I use a ZeroSurge 8R15W-I on a couple of my rigs. I like having the isolation between the receptacles. Is it a vast improvement over a standard, high quality power strip? Probably not, but I like the way my system sounds so no complaints. 
Power strips can add noise to the line pick a good one. I like High Fidelity power conditioner and distributors.

Like jetter, I use a Furman PST-8.  That Elite 15 looks nice too, for a lot more money.  
I recently switched from Panamax MR4300 to Furman Elite-15DM (I liked it because it displays live voltage and current). It made a difference in the sound (micro-details and bass texture) - and I'm not a believer in such nonsense. When I realized there was an improvement, I started searching (google and Furman site) to figure-out why. I think its because of the built-in capacitors (MR4300 doesn't have) keeping the voltage steadily supplied regardless of instantaneous current dips. I have no other explanation (better filters?). I'm sure there are better/more expensive conditioners with bigger/better capacitor banks, likely beyond my budget. For now, I'm very pleased with Elite-15DM because it isn't often a device exceeds expectations - this was one of those times. I think the Elite-15PF will produce the same results, it trades the V/C meters for pull-out down-lights. In my system, the unit sits low in the cabinet, so down-lights would be of no use, and I like to know what the voltage and current is doing. Either would be a good choice in my opinion, and neither are crazy expensive.
Any experience with the smaller Furman units? Or the PS audio Dectet?
The Furman Pst-8, the non digital version, is a great straight forward device that just plain works well. It’s also cheap, not cheaply made. I use one as my second strip, for extra peripherals etc...my main strip is an Audioquest Niagara 1200.
I'm very satisfied with a PS Audio power strip (Dectet?). Quiet, good surge protection and PS Audio will give you full price towards it if you upgrade in the future. Others are correct about surge protection. Most stuff gets fried by the surge when they turn the power back on after a blackout. I had a Panamax give up it's life to save my ARC amp and preamp under just those conditions.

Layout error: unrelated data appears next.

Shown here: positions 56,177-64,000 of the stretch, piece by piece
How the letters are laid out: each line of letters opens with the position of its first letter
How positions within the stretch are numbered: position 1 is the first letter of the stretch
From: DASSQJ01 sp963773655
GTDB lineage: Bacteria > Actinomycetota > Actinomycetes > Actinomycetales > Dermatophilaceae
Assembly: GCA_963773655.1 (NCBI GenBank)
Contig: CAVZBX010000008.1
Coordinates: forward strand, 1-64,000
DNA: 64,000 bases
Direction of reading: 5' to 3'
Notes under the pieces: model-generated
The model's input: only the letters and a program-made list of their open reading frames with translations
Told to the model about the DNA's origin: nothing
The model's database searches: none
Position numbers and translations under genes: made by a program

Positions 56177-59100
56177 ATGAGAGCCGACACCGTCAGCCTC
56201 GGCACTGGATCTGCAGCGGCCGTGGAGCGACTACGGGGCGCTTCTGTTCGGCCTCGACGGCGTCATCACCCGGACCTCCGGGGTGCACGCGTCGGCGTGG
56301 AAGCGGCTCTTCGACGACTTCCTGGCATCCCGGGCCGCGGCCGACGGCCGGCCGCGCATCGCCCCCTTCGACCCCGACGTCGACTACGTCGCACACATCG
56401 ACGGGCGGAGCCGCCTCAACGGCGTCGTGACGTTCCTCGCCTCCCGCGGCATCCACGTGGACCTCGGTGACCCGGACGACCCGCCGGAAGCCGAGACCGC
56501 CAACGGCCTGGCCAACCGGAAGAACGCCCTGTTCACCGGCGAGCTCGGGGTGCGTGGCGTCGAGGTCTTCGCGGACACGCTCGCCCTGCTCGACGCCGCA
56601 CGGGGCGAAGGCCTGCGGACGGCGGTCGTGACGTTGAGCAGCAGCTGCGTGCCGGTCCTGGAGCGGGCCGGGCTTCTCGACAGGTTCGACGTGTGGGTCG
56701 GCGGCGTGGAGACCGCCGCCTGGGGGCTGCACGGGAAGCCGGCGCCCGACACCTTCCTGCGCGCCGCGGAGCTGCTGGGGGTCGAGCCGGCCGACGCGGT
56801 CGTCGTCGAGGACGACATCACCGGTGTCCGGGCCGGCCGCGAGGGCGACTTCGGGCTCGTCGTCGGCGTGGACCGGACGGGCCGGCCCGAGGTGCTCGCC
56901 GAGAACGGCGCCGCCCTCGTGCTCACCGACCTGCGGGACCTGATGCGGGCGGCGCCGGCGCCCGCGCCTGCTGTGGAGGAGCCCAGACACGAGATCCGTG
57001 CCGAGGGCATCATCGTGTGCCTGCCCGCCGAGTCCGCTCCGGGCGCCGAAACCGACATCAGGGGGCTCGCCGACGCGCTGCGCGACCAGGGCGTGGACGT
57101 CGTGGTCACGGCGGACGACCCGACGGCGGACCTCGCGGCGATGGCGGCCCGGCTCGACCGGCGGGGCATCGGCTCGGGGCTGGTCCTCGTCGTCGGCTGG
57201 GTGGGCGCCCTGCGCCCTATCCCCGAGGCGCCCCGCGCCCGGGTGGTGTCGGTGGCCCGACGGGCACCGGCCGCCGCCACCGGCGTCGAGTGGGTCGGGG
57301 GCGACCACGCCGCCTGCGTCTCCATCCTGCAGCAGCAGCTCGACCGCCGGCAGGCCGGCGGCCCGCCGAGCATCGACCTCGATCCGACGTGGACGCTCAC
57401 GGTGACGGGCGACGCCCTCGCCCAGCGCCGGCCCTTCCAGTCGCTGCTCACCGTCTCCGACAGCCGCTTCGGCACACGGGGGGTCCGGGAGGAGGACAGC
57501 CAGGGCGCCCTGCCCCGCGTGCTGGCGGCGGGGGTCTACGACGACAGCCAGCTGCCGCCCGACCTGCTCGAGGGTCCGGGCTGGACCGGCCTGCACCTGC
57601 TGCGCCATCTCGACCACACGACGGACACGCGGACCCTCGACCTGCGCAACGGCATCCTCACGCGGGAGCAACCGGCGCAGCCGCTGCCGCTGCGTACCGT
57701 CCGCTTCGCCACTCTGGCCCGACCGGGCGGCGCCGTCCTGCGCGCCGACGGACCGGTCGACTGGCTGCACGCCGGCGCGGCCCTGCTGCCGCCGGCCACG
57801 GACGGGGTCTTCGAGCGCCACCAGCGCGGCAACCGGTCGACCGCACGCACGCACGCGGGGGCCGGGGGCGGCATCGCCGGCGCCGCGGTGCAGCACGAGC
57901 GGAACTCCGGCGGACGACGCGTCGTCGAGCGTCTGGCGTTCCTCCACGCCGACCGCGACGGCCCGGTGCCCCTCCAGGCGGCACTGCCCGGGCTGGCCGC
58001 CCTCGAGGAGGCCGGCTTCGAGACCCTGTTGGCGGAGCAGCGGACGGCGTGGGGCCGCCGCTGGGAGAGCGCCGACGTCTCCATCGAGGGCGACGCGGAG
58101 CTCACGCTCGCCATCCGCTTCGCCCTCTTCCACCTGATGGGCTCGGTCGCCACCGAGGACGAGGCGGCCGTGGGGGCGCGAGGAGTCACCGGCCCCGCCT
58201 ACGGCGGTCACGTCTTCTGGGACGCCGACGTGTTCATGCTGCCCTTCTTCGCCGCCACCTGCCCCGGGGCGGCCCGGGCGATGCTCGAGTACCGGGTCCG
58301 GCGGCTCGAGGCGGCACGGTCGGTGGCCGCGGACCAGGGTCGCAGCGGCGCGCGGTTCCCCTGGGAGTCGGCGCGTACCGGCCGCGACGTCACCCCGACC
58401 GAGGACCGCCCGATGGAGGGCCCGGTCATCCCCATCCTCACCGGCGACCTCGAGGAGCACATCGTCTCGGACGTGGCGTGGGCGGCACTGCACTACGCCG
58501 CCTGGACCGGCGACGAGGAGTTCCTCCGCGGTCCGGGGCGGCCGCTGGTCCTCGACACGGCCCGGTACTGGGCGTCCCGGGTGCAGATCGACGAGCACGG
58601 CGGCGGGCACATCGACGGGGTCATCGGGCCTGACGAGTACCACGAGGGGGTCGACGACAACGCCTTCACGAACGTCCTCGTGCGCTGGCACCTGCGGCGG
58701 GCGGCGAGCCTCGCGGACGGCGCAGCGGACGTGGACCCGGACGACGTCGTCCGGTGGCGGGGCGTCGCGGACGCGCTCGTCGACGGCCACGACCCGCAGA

I second the selection of the "Furman PST-8 Digital Power Station."
Shop around on the internet for your best price, you should be able to find a new one for a lot less than $150.
I live where we loose power about once a year due to downed trees during a storm.  When I see the wind is going to be significant I throw the stereo 20 amp breaker in the main panel.  If in fact the power does go out
then I throw a whole lot of breakers to prevent the surge from hammering appliances.  I use a PS Audio Stellar Powerplant 3 which is good for a continuous 300 watts.  Only source components are powered by it.  Amps are plugged directly into the wall.  The source components draw just under 100 watts.  And somewhat surprisingly to me that doesn't vary with volume, I did think that the tube pre would vary a bit with volume.  
Plus one for Audence.  I have an AR6 and other than the led going out, I have no complaints.

All the best.

JD
The WAudio 3900 power strip @ $200 has received favorable mentions elsewhere on AudioGon. And it was positively reviewed by Audiophilia. Might be worth considering.
if you want just a power strip look for a wiremold or tripplite model with no switches no LED’s

you want more functionality, then it gets complicated
Agree with jjss49. Decide if you want power conditioning or filtering in the strip. If so, the Furman power stations are good performers with minor power conditioning plus surge protection.
If all you need is a strip for distribution, then Wiremold is high build quality and transparent. Will not colour or affect sonics.

Anyone using PS audio dectet?
I still have my Dectet .and really find it hard to fault.
Well, after following this thread I believe if I wanted a power strip I would go with the Wiremold Industrial one. Lacks AC cable, has IEC input so one can use their own.
It depends on how many sockets you need

See the link plus a quality power strip

https://www.underwoodhifi.com/products/core-power-technologies-av
I have not made any sort of direct comparisons, so I have no idea which power strips are among the best.  However, I did attend a very impressive Isotek demonstration at a local dealer Command Audio in Falls Church Virginia.  The dealer has a dedicated subpanel for delivering power on dedicated lines to the listening room, so it is a far better environment than is a typical home setup at the outset.  The demonstration consisted of playing music through the dealer's system before inserting the Isotek product for a comparison.

I was particularly impressed by the Isotek power strip--it improved the sound substantially for a pretty modest price (around $500, I believe).  The system was dead quiet to begin with, so the improvement was not heard as a drop in noise level; rather, the instruments sounded more freely suspended in space and there was a clearer sense of notes decaying naturally.  

I ended up buying their higher end products--a Titan and an Evo conditioner, but, I will admit that the power strip delivered a very large chunk of the performance that these much higher priced conditioners deliver.